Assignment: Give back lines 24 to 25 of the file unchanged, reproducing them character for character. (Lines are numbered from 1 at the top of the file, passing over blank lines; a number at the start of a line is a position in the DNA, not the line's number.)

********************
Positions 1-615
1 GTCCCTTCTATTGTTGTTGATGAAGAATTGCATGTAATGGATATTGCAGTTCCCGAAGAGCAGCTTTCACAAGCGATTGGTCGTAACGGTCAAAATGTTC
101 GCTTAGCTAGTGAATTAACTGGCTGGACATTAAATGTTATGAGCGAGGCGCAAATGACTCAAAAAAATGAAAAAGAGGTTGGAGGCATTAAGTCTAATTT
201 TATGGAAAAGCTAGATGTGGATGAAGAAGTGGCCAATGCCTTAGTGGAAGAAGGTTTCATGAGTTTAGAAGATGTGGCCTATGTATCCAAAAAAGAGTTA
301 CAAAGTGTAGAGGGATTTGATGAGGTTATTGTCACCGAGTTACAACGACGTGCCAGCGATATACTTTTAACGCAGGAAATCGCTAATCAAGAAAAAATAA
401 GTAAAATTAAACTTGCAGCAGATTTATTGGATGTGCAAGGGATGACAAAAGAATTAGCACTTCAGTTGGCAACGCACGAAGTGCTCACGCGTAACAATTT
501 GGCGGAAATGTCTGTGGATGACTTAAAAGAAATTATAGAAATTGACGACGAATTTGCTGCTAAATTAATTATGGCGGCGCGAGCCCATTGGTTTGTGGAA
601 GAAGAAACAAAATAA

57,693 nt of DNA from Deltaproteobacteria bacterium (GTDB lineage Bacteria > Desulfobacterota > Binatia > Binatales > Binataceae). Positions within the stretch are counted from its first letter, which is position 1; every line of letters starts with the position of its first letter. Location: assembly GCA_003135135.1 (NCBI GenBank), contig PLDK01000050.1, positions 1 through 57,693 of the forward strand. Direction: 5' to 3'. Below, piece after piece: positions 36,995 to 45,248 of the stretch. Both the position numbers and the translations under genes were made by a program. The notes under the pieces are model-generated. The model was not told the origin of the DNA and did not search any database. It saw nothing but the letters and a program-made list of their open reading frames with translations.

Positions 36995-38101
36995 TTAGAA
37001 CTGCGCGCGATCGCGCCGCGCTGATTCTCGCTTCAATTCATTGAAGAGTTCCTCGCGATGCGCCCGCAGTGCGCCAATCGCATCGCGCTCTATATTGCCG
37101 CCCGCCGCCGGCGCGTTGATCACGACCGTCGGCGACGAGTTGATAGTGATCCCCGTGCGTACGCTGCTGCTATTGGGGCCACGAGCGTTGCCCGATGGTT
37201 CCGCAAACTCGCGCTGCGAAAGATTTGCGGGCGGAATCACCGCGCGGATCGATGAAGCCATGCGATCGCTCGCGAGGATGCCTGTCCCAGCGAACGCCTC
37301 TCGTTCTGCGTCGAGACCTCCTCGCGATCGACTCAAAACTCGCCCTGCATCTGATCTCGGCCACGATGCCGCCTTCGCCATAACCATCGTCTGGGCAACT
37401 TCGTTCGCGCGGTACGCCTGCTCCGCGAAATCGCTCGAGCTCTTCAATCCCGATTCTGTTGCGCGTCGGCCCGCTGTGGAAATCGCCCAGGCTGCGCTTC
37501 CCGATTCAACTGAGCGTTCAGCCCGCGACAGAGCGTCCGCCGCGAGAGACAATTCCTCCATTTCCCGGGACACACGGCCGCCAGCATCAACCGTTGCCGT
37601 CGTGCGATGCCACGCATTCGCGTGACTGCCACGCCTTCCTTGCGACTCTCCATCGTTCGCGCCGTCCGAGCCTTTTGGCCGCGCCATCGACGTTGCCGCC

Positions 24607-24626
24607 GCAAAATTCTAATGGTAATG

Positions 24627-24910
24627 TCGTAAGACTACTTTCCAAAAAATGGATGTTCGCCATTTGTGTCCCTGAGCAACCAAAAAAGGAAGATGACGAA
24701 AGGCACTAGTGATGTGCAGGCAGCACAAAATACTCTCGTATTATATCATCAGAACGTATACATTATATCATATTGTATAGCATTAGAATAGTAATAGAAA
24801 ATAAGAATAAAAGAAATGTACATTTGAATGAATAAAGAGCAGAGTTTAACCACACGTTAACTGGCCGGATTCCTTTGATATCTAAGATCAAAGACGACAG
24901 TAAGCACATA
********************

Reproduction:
24801 ATAAGAATAAAAGAAATGTACATTTGAATGAATAAAGAGCAGAGTTTAACCACACGTTAACTGGCCGGATTCCTTTGATATCTAAGATCAAAGACGACAG
24901 TAAGCACATA